The sale and leaseback (“SLB”) model has been a key source of funding and portfolio management for lessors and airlines alike for some time now.

There are two principal SLB transaction structures employed for new aircraft, as illustrated below.

The first is the “back to back” sale, whereby an airline pays for and takes delivery of an aircraft as the purchaser under the purchase agreement with the manufacturer. The airline will then simultaneously sell the aircraft to the lessor and takes it back on lease. The second is the “purchase agreement assignment” variant, in which the purchase agreement with the manufacturer is assigned to the lessor before delivery, at which point the lessor pays for and takes delivery of the aircraft and it is leased to the airline. For “used” aircraft, the structure is more straightforward: the airline and lessor would typically enter into a sale and purchase agreement to govern the transfer of title from the airline to the lessor and a lease agreement by which the airline can then take the aircraft immediately back on lease.


Even with changes to accounting rules eroding some of the benefits of lease structures for airlines, these transactions continue to be advantageous for both lessors and airlines alike for a number of reasons.

Airlines may benefit from the continual renewal of their fleet through SLB transactions by avoiding those maintenance obligations that arise around the six year mark. Pricing is another key driver. Whilst lessors, who typically pay a premium for aircraft from manufacturers compared to airlines, will often be able to partially benefit from the airline’s more desirable pricing, the airlines themselves benefit from a sort of arbitrage. The discounts they typically obtain from manufacturers as well as ongoing price escalation usually means that an aircraft is worth more at delivery than at the time the order was placed. This is a pure cash “windfall” for an airline, which can be reinvested into its business, although some airlines do chose to amortise it over the duration of the lease term.

when a lessor buys an aircraft from an airline in a SLB transaction, they know what they are getting and when they are getting it; there is no forward-looking gamble on market conditions and, in particular, there is no guess-work around the price of the aircraft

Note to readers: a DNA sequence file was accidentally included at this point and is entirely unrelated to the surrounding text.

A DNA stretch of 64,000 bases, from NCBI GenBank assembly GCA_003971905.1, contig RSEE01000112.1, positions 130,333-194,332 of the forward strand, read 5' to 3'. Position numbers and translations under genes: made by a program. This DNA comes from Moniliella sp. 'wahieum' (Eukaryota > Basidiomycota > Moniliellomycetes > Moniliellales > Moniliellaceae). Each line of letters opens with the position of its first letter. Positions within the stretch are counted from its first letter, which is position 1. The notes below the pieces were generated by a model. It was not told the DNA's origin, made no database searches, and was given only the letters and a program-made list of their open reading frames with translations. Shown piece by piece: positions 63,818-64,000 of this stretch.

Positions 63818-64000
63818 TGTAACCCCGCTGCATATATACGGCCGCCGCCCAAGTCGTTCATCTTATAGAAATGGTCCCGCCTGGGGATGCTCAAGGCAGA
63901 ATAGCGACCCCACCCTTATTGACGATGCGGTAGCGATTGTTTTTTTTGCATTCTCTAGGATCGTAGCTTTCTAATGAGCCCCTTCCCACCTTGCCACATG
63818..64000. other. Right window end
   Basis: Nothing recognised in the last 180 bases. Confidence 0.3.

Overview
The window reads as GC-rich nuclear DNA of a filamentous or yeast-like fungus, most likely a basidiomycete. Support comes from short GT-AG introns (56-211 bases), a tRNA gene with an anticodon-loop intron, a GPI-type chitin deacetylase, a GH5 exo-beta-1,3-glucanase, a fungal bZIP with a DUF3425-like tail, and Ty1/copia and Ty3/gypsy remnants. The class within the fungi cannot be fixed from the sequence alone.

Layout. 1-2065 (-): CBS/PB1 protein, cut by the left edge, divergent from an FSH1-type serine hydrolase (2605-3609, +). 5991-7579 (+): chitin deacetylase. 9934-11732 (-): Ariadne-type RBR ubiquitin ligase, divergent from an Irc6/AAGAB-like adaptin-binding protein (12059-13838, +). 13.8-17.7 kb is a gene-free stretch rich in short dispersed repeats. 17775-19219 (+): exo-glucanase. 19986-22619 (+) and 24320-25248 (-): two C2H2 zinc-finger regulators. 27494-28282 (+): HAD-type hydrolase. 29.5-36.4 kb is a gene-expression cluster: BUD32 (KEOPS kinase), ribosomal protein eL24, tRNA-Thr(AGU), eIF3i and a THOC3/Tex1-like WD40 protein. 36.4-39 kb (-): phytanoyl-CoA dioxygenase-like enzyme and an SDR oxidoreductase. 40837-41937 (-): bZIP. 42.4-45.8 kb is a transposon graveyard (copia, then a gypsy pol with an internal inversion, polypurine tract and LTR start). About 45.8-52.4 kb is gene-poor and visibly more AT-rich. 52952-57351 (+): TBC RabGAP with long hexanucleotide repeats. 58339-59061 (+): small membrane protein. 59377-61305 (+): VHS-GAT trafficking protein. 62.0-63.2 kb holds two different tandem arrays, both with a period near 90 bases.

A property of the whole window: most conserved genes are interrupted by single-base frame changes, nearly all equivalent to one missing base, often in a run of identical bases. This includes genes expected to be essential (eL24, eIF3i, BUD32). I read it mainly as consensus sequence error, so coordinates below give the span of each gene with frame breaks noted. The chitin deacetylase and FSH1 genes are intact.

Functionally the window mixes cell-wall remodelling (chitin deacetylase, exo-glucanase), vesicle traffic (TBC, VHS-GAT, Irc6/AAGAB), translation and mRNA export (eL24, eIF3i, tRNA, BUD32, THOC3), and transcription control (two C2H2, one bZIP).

Timing is also important: SLBs give lessors access to next-generation aircraft even where they have not placed orders for them. The alternative (at least for lessors looking for new aircraft) is to establish their own order book. But if they do this, they need to factor in price escalations and the uncertainty of the future aviation market (not to mention the uncertain future value and even utility or desirability of that particular aircraft or aircraft type). Further, order books come with the inevitable conundrum of pre-delivery payments – and the market to finance them is not the easiest to navigate.

With a significant number of new lessors entering the fray over recent years, SLBs have become a particularly attractive tool, enabling these new entrants to increase both their fleet size and their breadth of clientele in one move. Unfortunately for operating lessors, the desirability of the product for airlines means that the market is now super-charged.

Partly as a consequence of this, lease rates are at record lows and a lessor that wants to be competitive in this space will need a low cost and diversified funding base. They would also be well advised to mitigate their credit position by diversifying in relation to both airlines and jurisdictions. This does, of course, assume that all lessors will get the opportunity to participate, which is by no means a certainty. Market anecdotes suggest that whilst the pool of suitors for airlines offering SLB transactions is often vast, many airlines are now seeking to limit the number of participants in their RFPs to enable them to run a manageable process.

The inevitable consequence of a competitive process is that lease provisions are being more keenly fought over and lease rate factors are being pushed down. We understand that even lower calibre airlines are now requesting half-life return conditions and shorter lease terms. Lease provisions and pricing are an area where lessors need to exercise caution. It is all very well offering “rock bottom” lease provisions and pricing now, but experience suggests it can be difficult to improve them again even if the market picks up (or at least, there will be a time-lag before lessors can do so).